Manuscripts/Mixed Material Interview with Donald McConville
McCONVILLE: And then they were scheduled to keep dropping even further. Then, of course, by '73 or the end of '72, the truce was signed and we were down to 50 uniformed military in the country including the Marine guards. So during most of the time I was there, the American troop presence was either falling and the American troops were not involved in that much more combat themselves. It was in this Vietnamization process, so it wasn't quite as devastating in that way as it may have been earlier on. But the war was still going on all this time. At the same time on the economic side of things, the reforms that Cooper had pushed so vigorously and which the Vietnamese adopted in a series of two major reforms were having an extraordinary impact. It was just absolutely fascinating for me to see firsthand what these kinds of policies could do. A big problem, for example, was the exchange rate had been fixed at 118 piaster to a U.S. dollar through most of the war years because of all the hyperinflation. Inflation had been 30/40 percent; it hadn't been hundreds and hundreds of percent like it was elsewhere, but it still was grossly overvalued. Well, one of the major reforms was to get the exchange rate up to a sustainable rate, and over a period of two reforms they got it up to around 400-and-some pesos to the dollar, and then the black market disappeared, because at that level the black market just didn't have any reason to exist anymore, so the black market in currency disappeared. And they had consolidated customs, tariffs, and so forth, so again black marketing in that sense, because tariffs were dropped dramatically and so forth, was no longer a major factor. Exports had been zero during most of the war years with this greatly overvalued Vietnamese currency - they'd only had about 10,000,000 dollars a year, which had all been rubber, which had been subsidized because of the influence of some of these rubbers growers. But with this new exchange rate, the exports went up the first year like 10 or 15 million; then it was up 20; and the next year it was heading up to 100 million - and to see all these things working, and suddenly because when you had a market working.... AID had a study commission some years earlier on post-war policy for Vietnam, so they had written this enormous volume, volumes - it was probably 10 books - on exports from Vietnam post-war. They had predicted they would get so much for tea and so much for some of these traditional exports. The fact is that, once they got the exchange rate up to a sustainable level and it became economically legitimate and economically rational to begin exporting and to bring in some products and do some work on them and re-export them, and so forth, there was a whole range of things being exported from Vietnam, small manufacturers of one kind or another that nobody had ever mentioned in these books. None of the things that they talked about as being exports ever really emerged. This was going on in places like Korea and Taiwan and so forth, this whole process. This is in fact where some of these economic policies had first been developed. It was just extraordinary to see how this worked and the way that it stimulated all sorts of entrepreneurship, how the Vietnamese people, once given the opportunity, would respond to the market forces and that the economy would become as dynamic as it did in a very short period of time. Then there was the '72 offensive when the North committed 13 divisions and so forth. That was a tremendous shock.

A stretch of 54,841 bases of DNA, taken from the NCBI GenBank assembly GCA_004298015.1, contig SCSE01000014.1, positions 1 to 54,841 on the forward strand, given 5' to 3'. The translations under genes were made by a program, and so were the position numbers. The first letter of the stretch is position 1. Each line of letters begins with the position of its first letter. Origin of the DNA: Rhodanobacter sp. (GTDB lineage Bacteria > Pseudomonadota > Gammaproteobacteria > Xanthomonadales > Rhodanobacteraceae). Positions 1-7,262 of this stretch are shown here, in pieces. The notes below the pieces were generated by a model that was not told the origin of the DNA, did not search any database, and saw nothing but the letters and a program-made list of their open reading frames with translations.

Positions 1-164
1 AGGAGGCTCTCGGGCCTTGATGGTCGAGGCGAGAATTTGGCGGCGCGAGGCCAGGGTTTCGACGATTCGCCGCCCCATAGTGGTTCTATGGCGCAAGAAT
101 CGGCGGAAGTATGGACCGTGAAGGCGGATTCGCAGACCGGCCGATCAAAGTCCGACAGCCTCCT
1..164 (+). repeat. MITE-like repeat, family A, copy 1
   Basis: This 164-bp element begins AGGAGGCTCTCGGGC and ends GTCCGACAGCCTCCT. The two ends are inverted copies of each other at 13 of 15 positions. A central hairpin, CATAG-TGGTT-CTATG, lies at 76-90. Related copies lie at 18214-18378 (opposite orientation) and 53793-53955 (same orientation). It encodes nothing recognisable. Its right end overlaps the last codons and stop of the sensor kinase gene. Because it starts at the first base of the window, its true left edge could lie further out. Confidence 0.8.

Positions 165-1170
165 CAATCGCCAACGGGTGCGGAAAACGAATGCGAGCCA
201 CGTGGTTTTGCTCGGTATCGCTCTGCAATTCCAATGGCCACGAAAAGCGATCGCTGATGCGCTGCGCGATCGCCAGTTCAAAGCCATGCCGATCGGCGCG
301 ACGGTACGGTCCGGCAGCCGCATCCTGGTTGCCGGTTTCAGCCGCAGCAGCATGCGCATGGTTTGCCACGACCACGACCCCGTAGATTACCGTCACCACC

Q: The Easter Offensive, or something like that?